In May 2016 the Department of Health published guidance on death certification reforms:
Existing arrangements for death certification are confusing, provide inadequate safeguards, and there is no mechanism that allows the NHS to see patterns, take action and learn from them.
DH Digital was commissioned to work with the policy unit to discover how digital might assist in the delivery of the new medical examiner role as recommended by the reforms.
We joined at a point where there were a small number of pilots in progress. The department was trialling the policy as a series of paper forms that embedded the new medical examiner process within existing death certification.
We ran a few work streams to catch up. From the knowledge gained we were then able to build an early prototype to suggest how a digital tool could make the service more efficient and less onerous for those involved in providing it.
The informant and the system
We examined the bureaucratic process of death:
- what does someone (the “informant”) have to do in order to notify all relevant organisations of a death?
- within that wider journey where does death certification sit?
This entailed desk research, observation in secondary care settings, and working with service designers across government departments to identify the full picture.
The output was a map of the process which was referred to and evolved during the project. The point of the map was to serve as a context-setting device to properly seat the medical examiner service within the wider journey of the informant (for example the next of kin).
Learnings from pilots
Sheffield and Gloucester were two areas piloting the policy. We interviewed and observed medical examiners, coroners, and clerical staff to understand variation in context and implementation, such as:
- death in a secondary care setting
- death in the community
Understanding these pilot workflows helped us prototype and promote agnostic tooling, meaning data and policy requirements could be met without imposing a single workflow on multiple service contexts.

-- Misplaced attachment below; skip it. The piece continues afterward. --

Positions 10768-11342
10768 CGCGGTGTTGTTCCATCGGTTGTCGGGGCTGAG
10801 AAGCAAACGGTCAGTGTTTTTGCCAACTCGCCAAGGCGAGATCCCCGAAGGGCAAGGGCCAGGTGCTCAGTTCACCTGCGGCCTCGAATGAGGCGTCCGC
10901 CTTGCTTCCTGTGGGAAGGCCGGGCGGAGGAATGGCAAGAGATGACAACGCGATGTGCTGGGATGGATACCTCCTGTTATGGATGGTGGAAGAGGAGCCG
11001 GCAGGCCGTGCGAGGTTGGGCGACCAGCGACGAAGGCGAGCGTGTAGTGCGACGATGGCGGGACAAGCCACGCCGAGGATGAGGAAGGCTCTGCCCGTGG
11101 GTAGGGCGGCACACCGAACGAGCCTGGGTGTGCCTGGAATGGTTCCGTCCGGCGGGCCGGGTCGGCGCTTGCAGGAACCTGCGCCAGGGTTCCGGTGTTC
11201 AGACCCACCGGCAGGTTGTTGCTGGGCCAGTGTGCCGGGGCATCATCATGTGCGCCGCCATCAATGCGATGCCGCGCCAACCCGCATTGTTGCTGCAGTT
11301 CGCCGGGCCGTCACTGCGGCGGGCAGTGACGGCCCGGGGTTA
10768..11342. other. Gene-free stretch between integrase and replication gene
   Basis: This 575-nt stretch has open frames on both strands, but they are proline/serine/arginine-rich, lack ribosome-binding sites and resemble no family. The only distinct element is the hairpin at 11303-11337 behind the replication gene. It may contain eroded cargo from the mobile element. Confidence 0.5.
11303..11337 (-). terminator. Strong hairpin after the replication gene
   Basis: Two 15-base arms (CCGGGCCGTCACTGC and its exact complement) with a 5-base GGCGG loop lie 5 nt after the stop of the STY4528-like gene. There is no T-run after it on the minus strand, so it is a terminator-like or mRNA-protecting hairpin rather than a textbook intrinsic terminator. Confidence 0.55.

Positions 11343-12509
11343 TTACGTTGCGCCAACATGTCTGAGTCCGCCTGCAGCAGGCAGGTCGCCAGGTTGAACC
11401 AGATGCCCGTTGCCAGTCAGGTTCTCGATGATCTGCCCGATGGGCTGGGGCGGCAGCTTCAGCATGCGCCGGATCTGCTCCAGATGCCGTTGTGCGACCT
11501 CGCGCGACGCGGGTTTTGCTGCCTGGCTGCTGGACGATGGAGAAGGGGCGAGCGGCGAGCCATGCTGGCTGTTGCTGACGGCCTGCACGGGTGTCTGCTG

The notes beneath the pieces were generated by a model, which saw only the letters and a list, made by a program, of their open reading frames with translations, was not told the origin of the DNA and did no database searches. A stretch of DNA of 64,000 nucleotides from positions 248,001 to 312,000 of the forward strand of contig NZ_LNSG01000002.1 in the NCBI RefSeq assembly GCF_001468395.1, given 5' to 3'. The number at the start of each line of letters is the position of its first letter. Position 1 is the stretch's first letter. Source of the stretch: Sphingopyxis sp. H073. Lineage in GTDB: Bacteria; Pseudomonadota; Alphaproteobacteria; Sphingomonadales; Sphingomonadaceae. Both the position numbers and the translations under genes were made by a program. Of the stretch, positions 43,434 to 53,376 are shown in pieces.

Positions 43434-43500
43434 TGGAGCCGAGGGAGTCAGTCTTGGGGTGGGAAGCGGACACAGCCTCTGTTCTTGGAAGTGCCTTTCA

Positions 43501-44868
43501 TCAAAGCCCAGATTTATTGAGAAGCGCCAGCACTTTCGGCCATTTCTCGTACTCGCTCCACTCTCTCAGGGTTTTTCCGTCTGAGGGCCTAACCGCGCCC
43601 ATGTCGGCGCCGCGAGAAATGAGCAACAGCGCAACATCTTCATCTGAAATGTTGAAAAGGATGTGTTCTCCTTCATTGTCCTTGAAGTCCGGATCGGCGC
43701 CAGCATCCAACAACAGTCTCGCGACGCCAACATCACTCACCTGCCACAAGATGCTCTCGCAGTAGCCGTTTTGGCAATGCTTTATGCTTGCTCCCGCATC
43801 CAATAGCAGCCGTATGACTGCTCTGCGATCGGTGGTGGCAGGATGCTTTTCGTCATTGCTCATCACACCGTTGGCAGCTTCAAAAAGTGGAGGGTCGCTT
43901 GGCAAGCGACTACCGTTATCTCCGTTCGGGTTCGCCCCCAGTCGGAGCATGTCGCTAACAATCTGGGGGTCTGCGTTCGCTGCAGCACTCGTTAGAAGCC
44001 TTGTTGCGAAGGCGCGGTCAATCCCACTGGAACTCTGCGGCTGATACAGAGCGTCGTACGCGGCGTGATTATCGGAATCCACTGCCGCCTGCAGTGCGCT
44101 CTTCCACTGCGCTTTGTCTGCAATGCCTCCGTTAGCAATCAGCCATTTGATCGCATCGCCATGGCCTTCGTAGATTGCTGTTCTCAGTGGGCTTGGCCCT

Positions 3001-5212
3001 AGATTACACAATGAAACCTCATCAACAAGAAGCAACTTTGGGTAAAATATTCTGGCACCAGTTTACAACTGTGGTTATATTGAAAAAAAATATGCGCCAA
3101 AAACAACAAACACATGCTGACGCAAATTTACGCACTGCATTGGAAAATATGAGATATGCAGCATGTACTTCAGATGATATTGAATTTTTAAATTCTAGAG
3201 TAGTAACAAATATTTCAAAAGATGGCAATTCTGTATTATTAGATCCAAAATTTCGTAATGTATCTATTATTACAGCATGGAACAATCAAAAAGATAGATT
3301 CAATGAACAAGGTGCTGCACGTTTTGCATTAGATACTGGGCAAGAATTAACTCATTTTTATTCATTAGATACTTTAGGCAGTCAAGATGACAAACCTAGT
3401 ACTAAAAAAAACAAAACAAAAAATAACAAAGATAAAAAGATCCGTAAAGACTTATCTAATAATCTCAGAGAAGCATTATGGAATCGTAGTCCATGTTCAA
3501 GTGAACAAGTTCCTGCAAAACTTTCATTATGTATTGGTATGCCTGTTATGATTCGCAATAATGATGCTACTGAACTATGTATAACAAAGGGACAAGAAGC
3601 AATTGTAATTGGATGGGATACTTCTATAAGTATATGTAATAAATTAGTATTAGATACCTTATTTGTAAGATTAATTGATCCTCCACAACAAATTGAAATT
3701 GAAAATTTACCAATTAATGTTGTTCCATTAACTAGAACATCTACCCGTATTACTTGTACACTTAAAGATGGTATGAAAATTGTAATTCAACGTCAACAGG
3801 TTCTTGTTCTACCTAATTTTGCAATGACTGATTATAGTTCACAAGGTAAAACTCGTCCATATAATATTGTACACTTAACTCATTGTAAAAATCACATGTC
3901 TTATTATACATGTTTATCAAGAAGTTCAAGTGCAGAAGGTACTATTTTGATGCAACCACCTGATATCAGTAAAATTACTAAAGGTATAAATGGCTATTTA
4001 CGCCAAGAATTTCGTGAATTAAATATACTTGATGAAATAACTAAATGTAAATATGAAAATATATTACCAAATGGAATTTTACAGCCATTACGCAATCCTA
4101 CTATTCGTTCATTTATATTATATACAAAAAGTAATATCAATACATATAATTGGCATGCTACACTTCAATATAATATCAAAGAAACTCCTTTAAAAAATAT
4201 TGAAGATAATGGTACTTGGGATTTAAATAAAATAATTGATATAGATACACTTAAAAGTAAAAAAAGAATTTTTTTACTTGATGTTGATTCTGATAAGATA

The data model
Abstracting a set of paper forms into a model of the underlying information allowed us to focus on the data any digital tooling needed to gather.
The exercise let us take a step back from the implied workflow in the sequence of forms. Instead we could think about any required events in isolation.
The various discovery streams allowed us to produce a classic service blueprint. We used this in conjunction with the wider map in order to add more granular and operational detail to the service we were specifically concerned with.
Prototype a digital system
By getting into the the guts of a clinically-led service while concurrently investigating the “civilian” touchpoints involved, we had a solid understanding of the needs that had to be met by a digital product within the service.
While thinking about how a digital product might work, we had a few key themes in mind:
Gather information, don’t cement process
The sequential nature of the existing policy design implied that certain events in the process had to happen in a certain order. We made sure to constantly check how necessary this was, as pilot workflows were variable and localised. We avoided cementing inflexible and universal workflow rules into our product design.
Allow for individuals styles and differing contexts
Different practioners (for example different medical examiners) have different styles. While the information gleaned needs to be consistent, the method and style of that information is gathered can vary.
In a similar vein, each different case (a death) will have different contexts, possibly requiring (again) different styles from those involved.
Our product needed to be flexible and agnostic enough to have zero impact on differing styles and contexts.
We developed a small prototype to show what a digital service might look like. Our understanding from the research let us quickly sketch the bones of a system that worked intuitively and simply, while fitting the policy requirements.
A strong aspect of the work was how (when tested) the prototype successfully demonstrated a detachment of required knowledge (data model) from ceremony (workflow and human interaction).
Our work was bundled into a discovery report and subsequently fed into an alpha statement of work.
DH Digital was really engaging and interesting. It was a lovely small team of great people, and I was able to work at multiple altitudes from high level right down into prototyping. Being inside DH meant working closely with policy and that blending felt like a very healthy way to work.
The death certification project in particular involved a lot of in-depth research, both at the desk, but also in person and in context. I’m thankful to all the people who made time for us in secondary and community care; the coroner’s office; and especially the bereaved who were willing to share their experience in the moment with us.